Date of Completion


Embargo Period



forward osmosis, asymmetric membranes, structural characterization, transport phenomena, x-ray computed tomography, porosimetry, microbial fuel cells, activated carbon nanofibers.

Major Advisor

Dr. Jeffrey R. McCutcheon

Associate Advisor

Dr. Baikun Li

Associate Advisor

Dr. Richard Parnas

Associate Advisor

Dr. Ugur Pasaogullari

Associate Advisor

Dr. Leslie Shor

Field of Study

Chemical Engineering


Doctor of Philosophy

Open Access

Open Access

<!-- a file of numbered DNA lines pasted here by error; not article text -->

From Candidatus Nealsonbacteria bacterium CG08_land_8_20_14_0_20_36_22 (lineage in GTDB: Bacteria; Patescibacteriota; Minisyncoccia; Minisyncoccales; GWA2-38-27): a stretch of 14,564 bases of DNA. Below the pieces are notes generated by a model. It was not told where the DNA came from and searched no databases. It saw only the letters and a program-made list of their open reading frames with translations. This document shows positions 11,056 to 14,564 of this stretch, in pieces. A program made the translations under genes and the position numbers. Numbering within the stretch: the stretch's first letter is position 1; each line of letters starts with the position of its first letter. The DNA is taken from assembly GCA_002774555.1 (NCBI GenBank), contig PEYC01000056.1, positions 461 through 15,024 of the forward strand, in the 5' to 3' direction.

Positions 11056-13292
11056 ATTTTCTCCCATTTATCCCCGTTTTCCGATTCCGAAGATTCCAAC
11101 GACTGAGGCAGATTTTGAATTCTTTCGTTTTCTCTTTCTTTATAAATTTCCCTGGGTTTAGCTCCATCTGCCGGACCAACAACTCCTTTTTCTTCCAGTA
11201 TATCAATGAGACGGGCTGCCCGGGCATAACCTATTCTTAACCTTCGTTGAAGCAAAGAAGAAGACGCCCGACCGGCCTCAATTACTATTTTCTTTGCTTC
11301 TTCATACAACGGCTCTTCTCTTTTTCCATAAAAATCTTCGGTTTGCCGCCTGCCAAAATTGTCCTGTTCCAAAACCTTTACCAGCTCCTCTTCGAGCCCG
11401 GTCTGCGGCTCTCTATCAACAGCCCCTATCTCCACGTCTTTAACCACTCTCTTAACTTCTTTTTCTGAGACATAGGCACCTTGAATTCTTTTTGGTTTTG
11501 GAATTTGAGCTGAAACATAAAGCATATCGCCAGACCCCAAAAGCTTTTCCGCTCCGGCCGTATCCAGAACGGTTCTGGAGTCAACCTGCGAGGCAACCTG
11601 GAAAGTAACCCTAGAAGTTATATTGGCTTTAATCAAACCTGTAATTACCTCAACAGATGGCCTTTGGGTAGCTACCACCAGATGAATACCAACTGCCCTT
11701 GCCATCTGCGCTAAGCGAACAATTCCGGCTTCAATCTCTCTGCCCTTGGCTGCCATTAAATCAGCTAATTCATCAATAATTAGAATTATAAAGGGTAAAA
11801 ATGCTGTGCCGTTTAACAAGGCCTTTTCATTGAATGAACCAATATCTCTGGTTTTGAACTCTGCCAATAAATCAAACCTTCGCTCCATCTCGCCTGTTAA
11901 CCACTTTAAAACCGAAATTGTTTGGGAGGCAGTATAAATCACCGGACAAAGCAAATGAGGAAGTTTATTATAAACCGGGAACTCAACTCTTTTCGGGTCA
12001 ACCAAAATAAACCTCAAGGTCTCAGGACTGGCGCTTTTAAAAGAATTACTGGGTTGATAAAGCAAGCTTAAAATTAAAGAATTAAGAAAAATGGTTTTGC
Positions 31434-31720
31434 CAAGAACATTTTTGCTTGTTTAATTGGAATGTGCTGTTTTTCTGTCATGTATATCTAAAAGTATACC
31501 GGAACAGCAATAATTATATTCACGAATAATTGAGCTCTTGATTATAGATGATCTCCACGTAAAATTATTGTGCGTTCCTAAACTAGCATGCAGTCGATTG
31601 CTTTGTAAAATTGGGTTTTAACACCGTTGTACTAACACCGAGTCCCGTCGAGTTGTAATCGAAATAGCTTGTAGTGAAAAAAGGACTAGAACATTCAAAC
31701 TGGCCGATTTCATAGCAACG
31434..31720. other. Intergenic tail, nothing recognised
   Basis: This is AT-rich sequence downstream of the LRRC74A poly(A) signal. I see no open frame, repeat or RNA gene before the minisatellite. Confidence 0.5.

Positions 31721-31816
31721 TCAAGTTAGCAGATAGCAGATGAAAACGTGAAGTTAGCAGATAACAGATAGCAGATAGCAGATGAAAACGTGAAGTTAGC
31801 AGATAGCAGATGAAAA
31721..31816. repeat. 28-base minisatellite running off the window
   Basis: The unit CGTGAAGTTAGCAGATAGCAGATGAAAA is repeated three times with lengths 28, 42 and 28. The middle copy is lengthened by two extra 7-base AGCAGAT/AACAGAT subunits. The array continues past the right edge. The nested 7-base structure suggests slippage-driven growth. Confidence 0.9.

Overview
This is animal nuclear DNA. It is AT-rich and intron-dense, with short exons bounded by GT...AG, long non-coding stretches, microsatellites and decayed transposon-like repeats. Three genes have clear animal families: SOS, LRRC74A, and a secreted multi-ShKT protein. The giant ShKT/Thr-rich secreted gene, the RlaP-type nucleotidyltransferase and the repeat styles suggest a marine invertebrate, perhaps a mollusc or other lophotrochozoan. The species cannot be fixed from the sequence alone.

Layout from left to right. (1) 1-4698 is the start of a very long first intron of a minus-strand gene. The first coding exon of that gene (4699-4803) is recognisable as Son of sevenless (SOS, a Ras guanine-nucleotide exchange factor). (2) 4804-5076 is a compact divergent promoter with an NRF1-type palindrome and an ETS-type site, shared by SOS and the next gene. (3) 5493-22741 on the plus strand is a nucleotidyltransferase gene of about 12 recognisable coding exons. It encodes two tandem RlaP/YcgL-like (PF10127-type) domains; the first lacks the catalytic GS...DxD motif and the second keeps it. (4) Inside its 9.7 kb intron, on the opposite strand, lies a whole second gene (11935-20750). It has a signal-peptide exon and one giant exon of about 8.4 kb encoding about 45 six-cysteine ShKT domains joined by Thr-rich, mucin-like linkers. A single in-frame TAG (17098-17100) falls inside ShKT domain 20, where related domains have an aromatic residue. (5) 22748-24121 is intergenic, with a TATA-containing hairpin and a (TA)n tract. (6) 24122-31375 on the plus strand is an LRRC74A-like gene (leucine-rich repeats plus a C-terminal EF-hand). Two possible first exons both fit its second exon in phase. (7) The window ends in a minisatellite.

Engineered osmosis (EO) is an emerging membrane separations-based technology platform comprising of forward osmosis, pressure-retarded osmosis, and direct osmotic dilution/concentration processes. EO relies on a water flux driven across a semi-permeable membrane as a result of osmotic pressure gradients between two solutions, the relatively dilute feed and a concentrated draw solution. However, the support layer in EO membranes presents a resistance to solute transport resulting in internal concentration polarization (ICP) phenomena which results in the actual driving force being far lower than what is available. Severity of ICP is largely influenced by the structure of the support layer in the composite EO membranes. The successful commercialization of EO requires, among other key factors, tailoring of membranes with optimum structures. To this end, there is a flurry of research on the fabrication of novel membranes but no adequate methods to characterize and understand how these structures affect membrane transport. This thesis is among the first few to present efforts to comprehensively characterize EO membrane structures and understand how they relate to transport. New approaches to soft materials characterization have been developed and limitations of traditional approaches have been convincingly proved. Numerical simulation studies have been employed to inform future membrane designers on optimal structures for transport. It is believed that this work is an important step towards understanding and optimizing membrane structure for separations technologies, especially forward osmosis.